Texas Department of Public Safety Lt. Andrew Venable also testified Thursday about the "continuous fraud" for Parker's entire relationship with Griffin and the number of fictional people she allegedly created and the fake phone and email accounts she allegedly created for other people, including her mother, Shona.

"She's the puppet master of all these individuals," Venable said.

As part of the investigation into Parker, Venable said he has reviewed all of the emails and text messages between Parker, Griffin and the fictional people they communicated with. He compiled the messages in a timeline with a chart of all the characters, a portion of which was displayed in court.

Assistant Bowie County District Attorney Kelley Crisp questioned Venable about his report and "the layers" of Parker's deception and how keeping up with the different stories show the level of her competence.

"If Miss Parker was incompetent, we would not be having this trial would we," Crisp said

"Correct," Venable said.

"It's a game, isn't it?" Crisp asked.

"It's similar to how a con man would work," Venable replied.

Communication between Parker and Griffin also showed problems with their relationship.

In a text message dated April 30, 2020, Parker texted Griffin about her frustration with the amount of affection he gave her.

"I wish you would kiss me goodbye ... I want you to take into consideration you have not touched me in a month," she texted. "I deserve you to put your arms around me and give me a kiss. You need to open your eyes and realize I am carrying your child."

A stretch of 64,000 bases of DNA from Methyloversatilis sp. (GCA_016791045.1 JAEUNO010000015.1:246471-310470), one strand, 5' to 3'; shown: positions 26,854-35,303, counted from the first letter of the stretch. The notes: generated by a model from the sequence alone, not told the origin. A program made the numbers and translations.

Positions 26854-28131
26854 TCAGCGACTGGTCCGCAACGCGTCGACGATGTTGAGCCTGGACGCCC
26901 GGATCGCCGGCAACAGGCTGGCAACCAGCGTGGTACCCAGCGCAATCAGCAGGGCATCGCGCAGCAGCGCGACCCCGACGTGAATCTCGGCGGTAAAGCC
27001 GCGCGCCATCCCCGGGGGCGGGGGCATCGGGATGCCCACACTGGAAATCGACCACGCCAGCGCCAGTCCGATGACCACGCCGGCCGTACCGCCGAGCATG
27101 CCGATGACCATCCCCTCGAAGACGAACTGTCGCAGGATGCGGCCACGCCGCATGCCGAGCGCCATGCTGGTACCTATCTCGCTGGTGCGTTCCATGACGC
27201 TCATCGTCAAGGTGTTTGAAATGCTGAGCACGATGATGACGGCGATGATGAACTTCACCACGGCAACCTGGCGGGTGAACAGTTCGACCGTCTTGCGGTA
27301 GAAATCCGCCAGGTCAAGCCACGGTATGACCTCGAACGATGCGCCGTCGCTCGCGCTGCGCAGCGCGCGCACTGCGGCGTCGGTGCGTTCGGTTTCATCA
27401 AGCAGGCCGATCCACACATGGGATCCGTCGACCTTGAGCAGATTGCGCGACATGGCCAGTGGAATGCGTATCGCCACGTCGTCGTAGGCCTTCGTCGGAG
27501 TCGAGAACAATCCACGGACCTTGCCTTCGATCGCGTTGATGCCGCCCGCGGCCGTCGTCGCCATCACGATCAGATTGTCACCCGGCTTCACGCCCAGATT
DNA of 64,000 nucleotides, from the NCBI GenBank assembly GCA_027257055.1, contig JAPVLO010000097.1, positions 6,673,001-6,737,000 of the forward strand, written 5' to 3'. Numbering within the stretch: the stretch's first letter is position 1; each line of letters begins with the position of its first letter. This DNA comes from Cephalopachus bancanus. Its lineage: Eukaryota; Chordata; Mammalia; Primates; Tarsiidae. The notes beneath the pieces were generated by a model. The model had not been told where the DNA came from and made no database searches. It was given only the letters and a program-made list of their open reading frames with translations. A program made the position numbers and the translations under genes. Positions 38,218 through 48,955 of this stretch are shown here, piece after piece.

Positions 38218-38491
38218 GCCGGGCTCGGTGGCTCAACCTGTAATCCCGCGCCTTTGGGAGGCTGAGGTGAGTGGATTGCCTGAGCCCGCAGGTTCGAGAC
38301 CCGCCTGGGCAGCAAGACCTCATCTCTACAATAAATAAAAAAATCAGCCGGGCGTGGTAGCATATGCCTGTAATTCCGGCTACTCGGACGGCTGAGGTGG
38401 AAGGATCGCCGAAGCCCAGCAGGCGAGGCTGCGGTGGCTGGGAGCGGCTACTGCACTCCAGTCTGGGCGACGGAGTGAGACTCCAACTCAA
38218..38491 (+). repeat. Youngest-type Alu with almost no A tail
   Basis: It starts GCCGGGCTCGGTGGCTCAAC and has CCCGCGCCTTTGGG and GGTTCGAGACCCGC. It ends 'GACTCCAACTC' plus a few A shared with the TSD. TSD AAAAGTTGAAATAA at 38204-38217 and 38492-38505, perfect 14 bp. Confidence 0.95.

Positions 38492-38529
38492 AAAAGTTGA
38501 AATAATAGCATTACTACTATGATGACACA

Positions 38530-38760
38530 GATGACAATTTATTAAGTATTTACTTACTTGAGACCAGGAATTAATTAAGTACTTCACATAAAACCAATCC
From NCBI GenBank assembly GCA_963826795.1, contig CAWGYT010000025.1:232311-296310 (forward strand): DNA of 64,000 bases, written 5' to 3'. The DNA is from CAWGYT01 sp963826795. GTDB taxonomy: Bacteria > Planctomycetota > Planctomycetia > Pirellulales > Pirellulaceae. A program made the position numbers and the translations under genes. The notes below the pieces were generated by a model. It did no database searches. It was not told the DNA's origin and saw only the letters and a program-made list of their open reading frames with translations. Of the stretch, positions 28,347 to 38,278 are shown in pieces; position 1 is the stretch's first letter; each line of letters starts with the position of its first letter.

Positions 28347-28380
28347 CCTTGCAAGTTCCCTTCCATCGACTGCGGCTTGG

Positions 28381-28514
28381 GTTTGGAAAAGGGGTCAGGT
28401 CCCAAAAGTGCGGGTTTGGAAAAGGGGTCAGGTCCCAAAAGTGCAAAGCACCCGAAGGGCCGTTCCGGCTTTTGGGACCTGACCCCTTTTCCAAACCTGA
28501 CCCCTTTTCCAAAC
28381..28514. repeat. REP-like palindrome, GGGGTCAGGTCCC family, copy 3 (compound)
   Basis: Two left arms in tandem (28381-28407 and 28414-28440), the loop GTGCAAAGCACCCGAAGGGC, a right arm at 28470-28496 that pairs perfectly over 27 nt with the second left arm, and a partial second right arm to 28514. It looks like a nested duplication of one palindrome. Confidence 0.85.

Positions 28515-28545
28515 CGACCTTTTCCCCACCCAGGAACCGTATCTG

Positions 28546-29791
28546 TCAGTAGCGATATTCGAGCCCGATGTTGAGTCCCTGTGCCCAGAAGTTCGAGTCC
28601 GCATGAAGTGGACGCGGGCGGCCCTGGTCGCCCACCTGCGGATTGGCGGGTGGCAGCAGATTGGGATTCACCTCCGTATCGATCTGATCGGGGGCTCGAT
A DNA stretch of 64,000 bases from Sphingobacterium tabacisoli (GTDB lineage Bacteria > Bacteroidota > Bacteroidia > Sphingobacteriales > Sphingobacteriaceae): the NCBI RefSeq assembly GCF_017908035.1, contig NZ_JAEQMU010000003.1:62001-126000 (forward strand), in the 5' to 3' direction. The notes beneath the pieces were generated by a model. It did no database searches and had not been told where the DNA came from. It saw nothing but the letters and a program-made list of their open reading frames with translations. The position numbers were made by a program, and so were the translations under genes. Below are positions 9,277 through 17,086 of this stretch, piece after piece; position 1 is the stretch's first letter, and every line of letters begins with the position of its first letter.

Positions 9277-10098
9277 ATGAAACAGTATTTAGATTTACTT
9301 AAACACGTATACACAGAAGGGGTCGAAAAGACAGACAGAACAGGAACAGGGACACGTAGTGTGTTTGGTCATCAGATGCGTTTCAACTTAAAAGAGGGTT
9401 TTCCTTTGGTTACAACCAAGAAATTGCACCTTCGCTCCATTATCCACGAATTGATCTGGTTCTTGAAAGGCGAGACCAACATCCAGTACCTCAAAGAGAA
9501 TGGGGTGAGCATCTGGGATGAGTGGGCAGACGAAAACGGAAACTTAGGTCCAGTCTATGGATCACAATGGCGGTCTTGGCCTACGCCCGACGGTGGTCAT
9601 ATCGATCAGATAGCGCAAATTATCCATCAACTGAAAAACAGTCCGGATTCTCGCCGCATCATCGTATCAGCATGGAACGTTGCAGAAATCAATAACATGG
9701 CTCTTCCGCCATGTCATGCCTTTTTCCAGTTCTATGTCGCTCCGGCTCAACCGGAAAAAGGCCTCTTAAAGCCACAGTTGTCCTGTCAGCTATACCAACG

The text message continued, with more complaints. Griffin responded with a thumbs-up emoji.

After Wacasey sent Griffin the warning about Parker not really being pregnant, Griffin screenshot the message and sent it to Parker. Griffin believed the message was from Parker's mother, according to investigators.

Parker allegedly began researching home births at that time, according to investigators. She also began searching online for hospitals out of the area, since the message mentioned that local hospitals were aware Parker was faking a pregnancy.

"What's really happening is Wacasey's information to Wade is being put on fake Shona," Venable testified.

Also on Thursday, Melissa Mason, office manager of Northeast Texas Women's Health Clinic in Mount Pleasant, Texas, testifed that Parker had been a patient at the clinic when she had her two children and then later worked there as a receptionist.

Mason knew Parker had previously had a hysterectomy and knew she could not be pregnant again when she heard in the spring of 2020 that Parker was once again trying to get an appointment for prenatal care.

Mason also testified that Griffin called the clinic asking questions about the ultrasound and Parker's alleged pregnancy. However, she testified that she could not reveal information to him because of privacy laws.

Cobb asked Mason if hospitals were notified of the alleged false pregnancy. Mason testified that doctors at the clinic reported it to the hospital but she was not privy to the details of what was said.

Cobb also asked Mason if she or people in the clinic were ever concerned about how the false pregnancy story was going to end

"Never in our wildest dreams did we think it would end this way. It's something that happens in the movies and not in Mount Pleasant," Mason replied.

Testimony resumes at 9 a.m. Monday at Bowie County Courthouse.

Print Headline: TAYLOR PARKER TRIAL, DAY 4 | Ex-husband labels defendant a ‘con artist’; investigator alleges web of fake phone calls